RB off to China, is it part of re-colonisation

Zambian President Rupiah Banda left here Monday for China for a state visit during which he will hold discussions with the Chinese President Hu Jintao and other senior Chinese government officials.

During the visit, the two leaders will sign various memoranda of understanding (MoUs) in different fields.

President Banda is accompanied by his wife, and five cabinet ministers, including Finance and National Planning Minister, Situmbeko Musokotwane, Commerce, Trade and Industry Minister, Felix Mutati, Mines and Minerals Development Minister, Maxwell Mwale, and Tourism, Environment and Natural Resources Minister, Catherine Namugala.

While in China, Banda will meet various investors as well as undertake a tour of some leading Chinese companies and meet African diplomats accredited to China before returning home 4 March.

China’s Recolonization of Africa (The Trumpet)

Any stories about Africa currently being given air time (albeit limited at that) by news networks tend to highlight the continued suffering of many by starvation, inter-tribal conflict and bad government.

Yet there is another series of events shaping up in Africa which is destined to drag that continent even deeper into starvation, deprivation and greater need of humanitarian relief than has been evident since its despotic overlords assumed governance of old colonial territories during the post-imperial era.

Believe it or not, Africa’s biggest untold story surrounds the steady, yet sure, recolonization of its nations.

Three power groups are presently vying for control of Africa’s vast basket of natural resources: China (with Russia in support), Germany under its European Union cloak, and Iran.

Against these, fighting a rearguard action, the United States is struggling to devote more of its already too-strained budgetary resources to its campaign to “democratize” Africa.

What is really at issue here is control over Africa’s oil and mineral wealth.

Competition for these resources is heating up. In the process, Africa is destined to be pulled apart to meet the voracious appetite for energy and natural resources of three emerging power blocs. These blocs are presently involved in a race to increase influence and control in that continent’s economically most exploitable, and politically most vulnerable, regions.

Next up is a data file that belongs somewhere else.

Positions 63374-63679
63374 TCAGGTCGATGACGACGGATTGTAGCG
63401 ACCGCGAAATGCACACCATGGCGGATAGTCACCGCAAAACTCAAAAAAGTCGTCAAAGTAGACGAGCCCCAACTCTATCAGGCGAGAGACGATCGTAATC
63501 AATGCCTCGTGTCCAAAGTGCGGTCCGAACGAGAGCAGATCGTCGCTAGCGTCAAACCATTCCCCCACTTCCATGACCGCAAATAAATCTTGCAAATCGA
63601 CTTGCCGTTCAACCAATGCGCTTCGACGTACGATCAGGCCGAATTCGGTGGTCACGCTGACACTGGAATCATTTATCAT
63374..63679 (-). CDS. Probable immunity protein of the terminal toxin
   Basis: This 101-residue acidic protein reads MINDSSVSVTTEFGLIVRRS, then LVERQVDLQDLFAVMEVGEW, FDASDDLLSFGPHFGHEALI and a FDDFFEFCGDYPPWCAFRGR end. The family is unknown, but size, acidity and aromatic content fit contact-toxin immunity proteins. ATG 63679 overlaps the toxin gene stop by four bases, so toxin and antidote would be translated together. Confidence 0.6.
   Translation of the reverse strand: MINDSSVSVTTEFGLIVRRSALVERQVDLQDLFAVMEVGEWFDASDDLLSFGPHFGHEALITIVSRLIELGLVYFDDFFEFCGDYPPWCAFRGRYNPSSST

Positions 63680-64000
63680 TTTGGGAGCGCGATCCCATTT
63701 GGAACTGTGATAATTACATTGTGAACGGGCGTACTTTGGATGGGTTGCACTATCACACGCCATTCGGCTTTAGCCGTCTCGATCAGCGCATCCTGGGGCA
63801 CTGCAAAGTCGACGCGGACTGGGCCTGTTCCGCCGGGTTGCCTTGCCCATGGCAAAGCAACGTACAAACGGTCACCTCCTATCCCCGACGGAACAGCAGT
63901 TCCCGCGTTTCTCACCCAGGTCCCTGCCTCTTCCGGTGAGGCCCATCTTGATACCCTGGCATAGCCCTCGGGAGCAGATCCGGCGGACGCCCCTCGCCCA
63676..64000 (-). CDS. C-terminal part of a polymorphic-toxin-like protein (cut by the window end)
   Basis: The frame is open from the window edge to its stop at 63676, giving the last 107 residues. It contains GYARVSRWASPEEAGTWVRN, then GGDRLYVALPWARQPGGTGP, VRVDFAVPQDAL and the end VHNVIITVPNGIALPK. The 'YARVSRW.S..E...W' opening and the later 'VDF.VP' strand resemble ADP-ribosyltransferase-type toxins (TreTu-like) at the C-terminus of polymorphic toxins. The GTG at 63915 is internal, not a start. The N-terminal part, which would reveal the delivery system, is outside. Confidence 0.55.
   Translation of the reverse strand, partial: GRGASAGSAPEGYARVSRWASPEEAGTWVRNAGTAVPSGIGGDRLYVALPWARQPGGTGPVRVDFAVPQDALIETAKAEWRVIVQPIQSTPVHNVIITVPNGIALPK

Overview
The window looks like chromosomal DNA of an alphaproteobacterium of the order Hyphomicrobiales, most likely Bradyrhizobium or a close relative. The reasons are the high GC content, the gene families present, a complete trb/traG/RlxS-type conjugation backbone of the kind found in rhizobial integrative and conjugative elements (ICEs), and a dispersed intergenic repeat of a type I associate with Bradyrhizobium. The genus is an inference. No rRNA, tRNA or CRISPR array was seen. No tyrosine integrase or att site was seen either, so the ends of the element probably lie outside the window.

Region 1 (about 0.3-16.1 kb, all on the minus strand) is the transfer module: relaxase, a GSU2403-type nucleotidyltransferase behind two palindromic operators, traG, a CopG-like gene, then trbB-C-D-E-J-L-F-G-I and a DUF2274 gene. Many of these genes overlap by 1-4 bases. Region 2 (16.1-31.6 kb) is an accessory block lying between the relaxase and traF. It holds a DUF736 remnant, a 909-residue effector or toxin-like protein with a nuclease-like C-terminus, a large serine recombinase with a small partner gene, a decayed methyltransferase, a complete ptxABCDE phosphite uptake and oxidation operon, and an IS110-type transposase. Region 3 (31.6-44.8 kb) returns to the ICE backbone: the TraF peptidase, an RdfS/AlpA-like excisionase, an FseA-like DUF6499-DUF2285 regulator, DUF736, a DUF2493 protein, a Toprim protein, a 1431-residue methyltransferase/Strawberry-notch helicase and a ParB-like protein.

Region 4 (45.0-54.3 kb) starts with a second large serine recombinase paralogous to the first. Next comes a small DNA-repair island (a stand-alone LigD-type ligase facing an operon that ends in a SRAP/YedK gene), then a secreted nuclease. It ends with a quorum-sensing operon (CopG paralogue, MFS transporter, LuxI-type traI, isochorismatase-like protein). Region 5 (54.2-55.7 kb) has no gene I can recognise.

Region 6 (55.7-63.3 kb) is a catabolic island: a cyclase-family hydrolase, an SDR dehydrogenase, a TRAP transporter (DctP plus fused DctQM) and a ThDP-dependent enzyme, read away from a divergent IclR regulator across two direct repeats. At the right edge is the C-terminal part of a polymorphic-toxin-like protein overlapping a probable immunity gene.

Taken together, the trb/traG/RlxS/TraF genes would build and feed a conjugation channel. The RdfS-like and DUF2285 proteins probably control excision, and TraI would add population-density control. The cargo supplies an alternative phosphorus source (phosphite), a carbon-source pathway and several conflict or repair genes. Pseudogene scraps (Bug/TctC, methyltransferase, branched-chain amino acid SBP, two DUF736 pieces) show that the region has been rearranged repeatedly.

Iran leads an Islamic imperial push to increase its power within the African continent via force of religion. Its penetration is strongest in the north, yet it maintains powerful connections in the south, particularly with the Islamic cabal that retains heavy influence within the South African government.

The Germans, often working through the EU, have used their traditional Bismarckian ploy of signing up African nations to treaties and agreements that vastly favor themselves at the expense of their African clients. Within the EU, Germany leads the effort to penetrate Africa, having 39 bilateral investment treaties concluded with African countries, compared to France and Britain who run second with 18 separate treaties apiece.

Russia—long having worked to educate the masses and, in particular, certain African leaders in communist ideology—though being strained in its continuing post-Soviet reconstruction efforts, still maintains strong political, economic and commercial ties with Africa. However, its current domestic difficulties mean that it is more likely to work in tandem with cash-rich China to secure deals with its African clients.

China has for decades sucked African nations into its debt by offering easy loan arrangements and providing expertise to develop infrastructure.

What is behind these strategies?

In a series of three articles we will consider each of these geopolitical initiatives separately, beginning with China.

China has been steadily pushing its way into Africa since the 1950s. As the cry for independence arose across Africa following World War ii, China threw its weight behind emerging independence movements, penetrating academia and the school systems. This resulted in generations within Africa becoming steeped in the communist ideology. Bright young Africans often finished their education within the Soviet system in Russia. South African President Thabo Mbeki is a product of intense Russian communist training. In fact, both Russia and China competed for favor with Africa’s anti-colonialist movements during the Cold War era.

In the mid-1990s—with the Anglo-Americans and the EU distracted by events in the Balkans and Middle East, and Japan’s economy sliding into the doldrums—the Chinese initiated a more aggressive policy to push into Africa.

All this effort has consummated in the development of significant links economically, politically and militarily by China with most of the Dark Continent’s 54 countries.

The Wall Street Journal reported some months ago that a former U.S. assistant secretary of state for African affairs exclaimed that “China has simply exploded into Africa ….” In the same article, the Journal reported, “There’s more at stake than just fuel for an economic juggernaut … say senior Chinese officials, executives and Western diplomats. In Africa, as in many other parts of the developing world, China is redrawing geopolitical alliances in ways that help propel China’s rise as a global superpower” (March 29).